Some 99 per cent of southern Sudanese had voted for independence from the north of Sudan in a referendum held in January. The poll was agreed as part of the 2005 deal to end the civil war.
However, recent clashes between Sudanese military and Southern Sudanese forces in the Southern Kordofan region have raised concerns that conflict could flare up again.
"This is a fragile and fraught moment as well. It cannot and must not be taken for granted," US Ambassador to the UN Susan Rice, who is leading a bipartisan American delegation to the independence celebration in Juba, the capital of South Sudan, said.
She asked the northern and southern governments to resolve issues related to the resource-rich area of Abyei and other border regions.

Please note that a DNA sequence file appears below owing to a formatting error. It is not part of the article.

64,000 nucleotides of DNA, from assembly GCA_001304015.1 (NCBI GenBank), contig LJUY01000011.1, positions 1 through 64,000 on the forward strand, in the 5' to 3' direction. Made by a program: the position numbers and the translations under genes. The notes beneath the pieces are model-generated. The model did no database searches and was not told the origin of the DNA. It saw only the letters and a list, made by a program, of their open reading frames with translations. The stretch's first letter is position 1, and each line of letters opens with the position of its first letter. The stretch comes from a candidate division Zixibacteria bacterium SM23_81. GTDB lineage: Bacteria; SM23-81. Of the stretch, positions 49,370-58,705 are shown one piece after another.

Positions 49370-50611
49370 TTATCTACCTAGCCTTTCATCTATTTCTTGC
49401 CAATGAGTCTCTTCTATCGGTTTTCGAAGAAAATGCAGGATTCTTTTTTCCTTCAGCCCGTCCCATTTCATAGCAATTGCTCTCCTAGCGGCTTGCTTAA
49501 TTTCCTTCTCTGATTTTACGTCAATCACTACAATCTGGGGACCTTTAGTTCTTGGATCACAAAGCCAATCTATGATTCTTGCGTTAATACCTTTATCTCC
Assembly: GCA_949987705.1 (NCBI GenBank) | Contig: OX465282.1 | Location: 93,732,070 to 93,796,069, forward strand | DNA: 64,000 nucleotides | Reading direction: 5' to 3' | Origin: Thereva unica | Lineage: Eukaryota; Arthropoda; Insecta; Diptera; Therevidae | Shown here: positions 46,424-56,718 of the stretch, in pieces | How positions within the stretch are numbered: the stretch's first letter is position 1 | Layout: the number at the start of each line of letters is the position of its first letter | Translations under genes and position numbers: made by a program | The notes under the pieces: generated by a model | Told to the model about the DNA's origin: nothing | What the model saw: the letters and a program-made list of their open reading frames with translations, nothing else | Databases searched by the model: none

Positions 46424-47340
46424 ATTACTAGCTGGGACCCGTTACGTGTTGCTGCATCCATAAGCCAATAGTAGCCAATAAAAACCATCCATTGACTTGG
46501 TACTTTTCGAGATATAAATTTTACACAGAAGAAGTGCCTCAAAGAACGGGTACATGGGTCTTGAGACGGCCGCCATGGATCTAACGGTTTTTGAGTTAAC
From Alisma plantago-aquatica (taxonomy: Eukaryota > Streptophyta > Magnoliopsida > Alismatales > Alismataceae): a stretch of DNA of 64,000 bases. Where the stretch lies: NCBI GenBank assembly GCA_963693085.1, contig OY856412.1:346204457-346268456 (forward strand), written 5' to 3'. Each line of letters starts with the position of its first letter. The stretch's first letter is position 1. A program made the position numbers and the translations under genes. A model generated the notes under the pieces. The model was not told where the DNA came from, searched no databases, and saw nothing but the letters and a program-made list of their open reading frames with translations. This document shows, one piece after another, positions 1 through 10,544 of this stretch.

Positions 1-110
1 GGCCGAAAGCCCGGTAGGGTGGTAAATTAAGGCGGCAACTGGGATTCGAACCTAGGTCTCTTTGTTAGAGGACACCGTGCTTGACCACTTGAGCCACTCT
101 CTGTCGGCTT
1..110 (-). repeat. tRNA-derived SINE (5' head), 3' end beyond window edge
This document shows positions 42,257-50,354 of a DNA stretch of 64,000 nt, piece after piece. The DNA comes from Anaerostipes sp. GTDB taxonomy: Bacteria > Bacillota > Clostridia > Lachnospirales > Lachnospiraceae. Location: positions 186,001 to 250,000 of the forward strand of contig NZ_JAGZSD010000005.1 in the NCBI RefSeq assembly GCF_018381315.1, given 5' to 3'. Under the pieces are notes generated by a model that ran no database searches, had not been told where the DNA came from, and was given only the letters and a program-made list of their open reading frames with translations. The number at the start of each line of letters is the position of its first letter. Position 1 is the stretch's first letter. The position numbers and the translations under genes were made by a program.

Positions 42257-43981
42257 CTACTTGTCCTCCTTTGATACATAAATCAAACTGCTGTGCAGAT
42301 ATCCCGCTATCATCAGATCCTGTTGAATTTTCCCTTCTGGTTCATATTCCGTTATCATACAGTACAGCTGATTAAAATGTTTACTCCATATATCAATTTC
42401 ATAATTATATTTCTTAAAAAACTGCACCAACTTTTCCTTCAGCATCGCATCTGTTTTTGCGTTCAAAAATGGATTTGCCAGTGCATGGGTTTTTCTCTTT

South Sudan had reached a comprehensive peace agreement with North Sudan in 2005, brokered by US Secretary of State Colin Powell under former President George W Bush, that stopped the civil war and paved the way for the January referendum.
India was one of the first Asian countries to open a consulate in Juba in 2007.
"It is a historic occasion. A new country is coming into existence and it is appropriate for India to be there for the celebration of independence. It is the final product of efforts of international community to bring about a peaceful resolution," said Vice President Ansari, who will represent India at tomorrow's independence day celebration in Juba.
India has a sizeable presence in UN forces in Africa and "we have played a major role in Africa''s de-colonisation," Ansari said.
"Everyone in Africa knows this. This is now past. We seek a cooperative relationship as we go into the second decade of this century," he told reporters accompanying him to Juba via Kampala.
Ansari said India''s presence at the historic occasion in Juba, the world's 193rd country, tomorrow reflected its age-old ties with Sudan in particular and Africa as a whole.